Monday, April 21, 2014

Dear friends and neighbors,

April is a month of many holidays (my birthday included), but one observance that might not be as commonly known is that it is officially National Grilled Cheese Month. Did you know that three-quarters of people who buy sliced cheese make at least one grilled cheese a month? Grilled cheese sandwiches have been satisfying stomachs for nearly a century. While recipes are mentioned in Ancient Roman texts and early 20th century French cookbooks, today's version of the grilled cheese sandwich surfaced in the 1920s.

It all started when a man from Iowa invented a bread slicer that made distributing white bread easy and affordable. Processed cheese had recently been patented by James L. Kraft, an entrepreneur known well in Northfield Illinois, who introduced a pasteurizing process ensured that cheese wouldn’t spoil. Of course, this “factory cheese” was not considered a delicacy. It was simply a cheap, nutritious, and scalable product.

Because sliced break and American cheese were both inexpensive and readily available, popularity of an "American cheese filling sandwich", "toasted cheese" or "cheese dream" grew throughout the Great Depression. These sandwiches were served open-faced with one slice of bread topped with grated cheese.

In 1949, Kraft Foods introduced Kraft Singles. Around the 1960s, the second piece of bread was added on top, likely as a way to make the sandwich more filling, and the term "grilled cheese" starts to make appearances in print. Thus the modern notion of a grilled cheese sandwich was born.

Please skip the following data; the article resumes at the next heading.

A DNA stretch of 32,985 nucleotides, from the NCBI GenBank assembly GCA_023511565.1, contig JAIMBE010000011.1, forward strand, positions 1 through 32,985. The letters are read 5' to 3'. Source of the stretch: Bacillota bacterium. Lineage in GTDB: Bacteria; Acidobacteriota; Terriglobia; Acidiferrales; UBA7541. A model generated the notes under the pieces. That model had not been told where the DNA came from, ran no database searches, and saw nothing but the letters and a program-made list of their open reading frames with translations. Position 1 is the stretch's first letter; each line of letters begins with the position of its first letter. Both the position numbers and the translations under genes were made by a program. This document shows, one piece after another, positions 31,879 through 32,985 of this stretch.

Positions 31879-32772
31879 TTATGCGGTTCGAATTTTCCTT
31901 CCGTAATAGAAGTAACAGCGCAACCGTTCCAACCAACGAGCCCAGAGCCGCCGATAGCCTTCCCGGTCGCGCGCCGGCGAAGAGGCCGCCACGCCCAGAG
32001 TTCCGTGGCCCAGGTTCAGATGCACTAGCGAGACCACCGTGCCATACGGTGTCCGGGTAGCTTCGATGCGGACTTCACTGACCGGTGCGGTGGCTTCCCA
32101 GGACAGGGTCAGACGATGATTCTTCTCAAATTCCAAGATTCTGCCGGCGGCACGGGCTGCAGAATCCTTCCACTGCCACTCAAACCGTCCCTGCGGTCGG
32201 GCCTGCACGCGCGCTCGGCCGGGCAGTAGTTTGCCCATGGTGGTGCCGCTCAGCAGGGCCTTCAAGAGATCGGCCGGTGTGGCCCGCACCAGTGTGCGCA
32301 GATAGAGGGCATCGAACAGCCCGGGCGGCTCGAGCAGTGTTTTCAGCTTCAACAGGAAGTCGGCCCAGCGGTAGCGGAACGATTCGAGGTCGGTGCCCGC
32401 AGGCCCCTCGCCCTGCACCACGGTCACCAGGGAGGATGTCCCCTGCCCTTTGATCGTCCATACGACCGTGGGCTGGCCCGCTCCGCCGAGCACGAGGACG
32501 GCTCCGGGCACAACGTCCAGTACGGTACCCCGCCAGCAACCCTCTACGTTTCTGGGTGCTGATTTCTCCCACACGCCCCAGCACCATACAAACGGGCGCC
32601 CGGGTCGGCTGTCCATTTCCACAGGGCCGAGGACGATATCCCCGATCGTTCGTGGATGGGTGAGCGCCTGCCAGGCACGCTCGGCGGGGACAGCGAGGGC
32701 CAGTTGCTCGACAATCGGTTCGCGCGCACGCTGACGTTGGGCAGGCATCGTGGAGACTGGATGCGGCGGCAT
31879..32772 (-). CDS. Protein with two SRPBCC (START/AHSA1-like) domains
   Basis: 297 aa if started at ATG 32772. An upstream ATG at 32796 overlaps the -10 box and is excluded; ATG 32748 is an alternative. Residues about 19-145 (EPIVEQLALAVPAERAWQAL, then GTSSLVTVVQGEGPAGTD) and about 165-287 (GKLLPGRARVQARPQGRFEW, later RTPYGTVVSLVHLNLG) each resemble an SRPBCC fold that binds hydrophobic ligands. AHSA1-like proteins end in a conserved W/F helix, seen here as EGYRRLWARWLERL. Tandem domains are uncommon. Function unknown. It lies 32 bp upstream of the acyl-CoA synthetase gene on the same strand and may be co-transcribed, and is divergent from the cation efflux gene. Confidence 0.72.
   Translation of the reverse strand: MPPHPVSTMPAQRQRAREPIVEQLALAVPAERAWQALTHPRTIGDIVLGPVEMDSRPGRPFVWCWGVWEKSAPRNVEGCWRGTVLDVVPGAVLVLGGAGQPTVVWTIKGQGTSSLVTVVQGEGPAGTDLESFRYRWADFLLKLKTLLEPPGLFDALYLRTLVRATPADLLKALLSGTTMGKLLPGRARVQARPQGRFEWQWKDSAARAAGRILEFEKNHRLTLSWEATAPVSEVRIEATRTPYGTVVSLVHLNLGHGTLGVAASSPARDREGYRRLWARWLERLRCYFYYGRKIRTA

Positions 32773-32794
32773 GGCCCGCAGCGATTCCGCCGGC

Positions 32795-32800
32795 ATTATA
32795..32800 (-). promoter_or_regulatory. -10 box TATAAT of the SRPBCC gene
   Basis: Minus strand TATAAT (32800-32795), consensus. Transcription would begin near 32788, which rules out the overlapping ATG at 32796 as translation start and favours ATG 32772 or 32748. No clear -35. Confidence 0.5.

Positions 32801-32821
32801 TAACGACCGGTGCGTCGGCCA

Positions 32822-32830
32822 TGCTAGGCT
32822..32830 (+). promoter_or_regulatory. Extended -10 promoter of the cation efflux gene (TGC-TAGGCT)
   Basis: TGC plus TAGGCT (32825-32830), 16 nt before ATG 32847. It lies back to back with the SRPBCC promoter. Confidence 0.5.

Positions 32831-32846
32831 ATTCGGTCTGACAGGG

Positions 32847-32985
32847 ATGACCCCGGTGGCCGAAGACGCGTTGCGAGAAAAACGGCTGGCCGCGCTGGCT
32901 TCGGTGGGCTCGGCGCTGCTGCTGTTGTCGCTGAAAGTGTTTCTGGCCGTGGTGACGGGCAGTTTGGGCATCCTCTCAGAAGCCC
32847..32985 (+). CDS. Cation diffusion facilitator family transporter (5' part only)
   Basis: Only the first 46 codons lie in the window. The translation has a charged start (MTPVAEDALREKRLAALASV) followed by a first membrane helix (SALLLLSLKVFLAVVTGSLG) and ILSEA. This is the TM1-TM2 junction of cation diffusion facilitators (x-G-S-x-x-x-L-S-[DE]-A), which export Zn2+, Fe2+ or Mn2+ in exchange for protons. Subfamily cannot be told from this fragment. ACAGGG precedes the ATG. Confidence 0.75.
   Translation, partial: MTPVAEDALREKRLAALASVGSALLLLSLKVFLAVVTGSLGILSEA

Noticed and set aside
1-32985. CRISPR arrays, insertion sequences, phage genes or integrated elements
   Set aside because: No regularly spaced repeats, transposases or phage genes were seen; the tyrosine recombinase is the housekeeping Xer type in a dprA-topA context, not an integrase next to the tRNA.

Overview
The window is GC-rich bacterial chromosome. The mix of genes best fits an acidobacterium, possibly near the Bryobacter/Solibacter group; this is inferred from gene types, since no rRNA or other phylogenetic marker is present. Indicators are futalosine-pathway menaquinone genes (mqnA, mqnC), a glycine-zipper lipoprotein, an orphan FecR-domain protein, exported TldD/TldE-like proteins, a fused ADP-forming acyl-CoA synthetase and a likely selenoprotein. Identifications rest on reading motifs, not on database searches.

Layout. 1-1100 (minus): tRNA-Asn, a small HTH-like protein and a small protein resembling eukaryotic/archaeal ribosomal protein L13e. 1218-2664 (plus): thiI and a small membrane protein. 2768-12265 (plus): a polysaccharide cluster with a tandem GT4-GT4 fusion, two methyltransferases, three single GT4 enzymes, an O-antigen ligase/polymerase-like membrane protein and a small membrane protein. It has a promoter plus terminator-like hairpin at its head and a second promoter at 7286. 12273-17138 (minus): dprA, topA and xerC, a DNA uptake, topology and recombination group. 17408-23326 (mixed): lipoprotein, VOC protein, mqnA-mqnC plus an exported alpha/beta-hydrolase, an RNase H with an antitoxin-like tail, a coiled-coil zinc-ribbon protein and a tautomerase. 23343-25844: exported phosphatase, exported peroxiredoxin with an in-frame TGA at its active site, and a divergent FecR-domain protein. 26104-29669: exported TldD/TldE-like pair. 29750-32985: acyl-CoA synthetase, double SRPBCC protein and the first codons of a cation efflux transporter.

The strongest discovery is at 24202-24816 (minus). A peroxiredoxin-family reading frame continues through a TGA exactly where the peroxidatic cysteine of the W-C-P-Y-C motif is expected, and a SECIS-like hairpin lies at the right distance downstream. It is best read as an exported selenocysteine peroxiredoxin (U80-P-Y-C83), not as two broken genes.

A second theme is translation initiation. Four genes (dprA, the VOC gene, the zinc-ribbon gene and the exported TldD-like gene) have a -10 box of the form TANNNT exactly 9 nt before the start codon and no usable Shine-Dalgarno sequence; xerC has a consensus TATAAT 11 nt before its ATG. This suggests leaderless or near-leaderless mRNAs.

When I was a kid, my little brother used to pop a slice of bread in the microwave with shredded cheese sprinkled on top. His clever name for the (apparently) historical sandwich was "cheese bread." I teased him for his silly idea and name, until one day I was hungry enough to eat some cheese bread myself. You really can't go wrong with cheese and bread, no matter how you cook it.

Behold: The Inventor of Cheese Bread

Historically the methods for preparing grilled cheese sandwiches have been all over the place. A recipe published in 1929 called for broiling the ingredients to make “Toasted Cheese.” In 1939, The Boston Cooking School Cook Book encouraged ingredients to be sauteed in a frying pan coated with butter, while The Joy of Cooking (1953) instructed bread and cheese should be heated in a commercial waffle iron. I think all of those methods probably beat the microwave cheese bread version, but it's a viable options for kids under the age of 10 who aren't allowed to use the stove top or oven.

With that, I will say farewell with well wishes for a delicious National Grilled Cheese Month.

Until next time,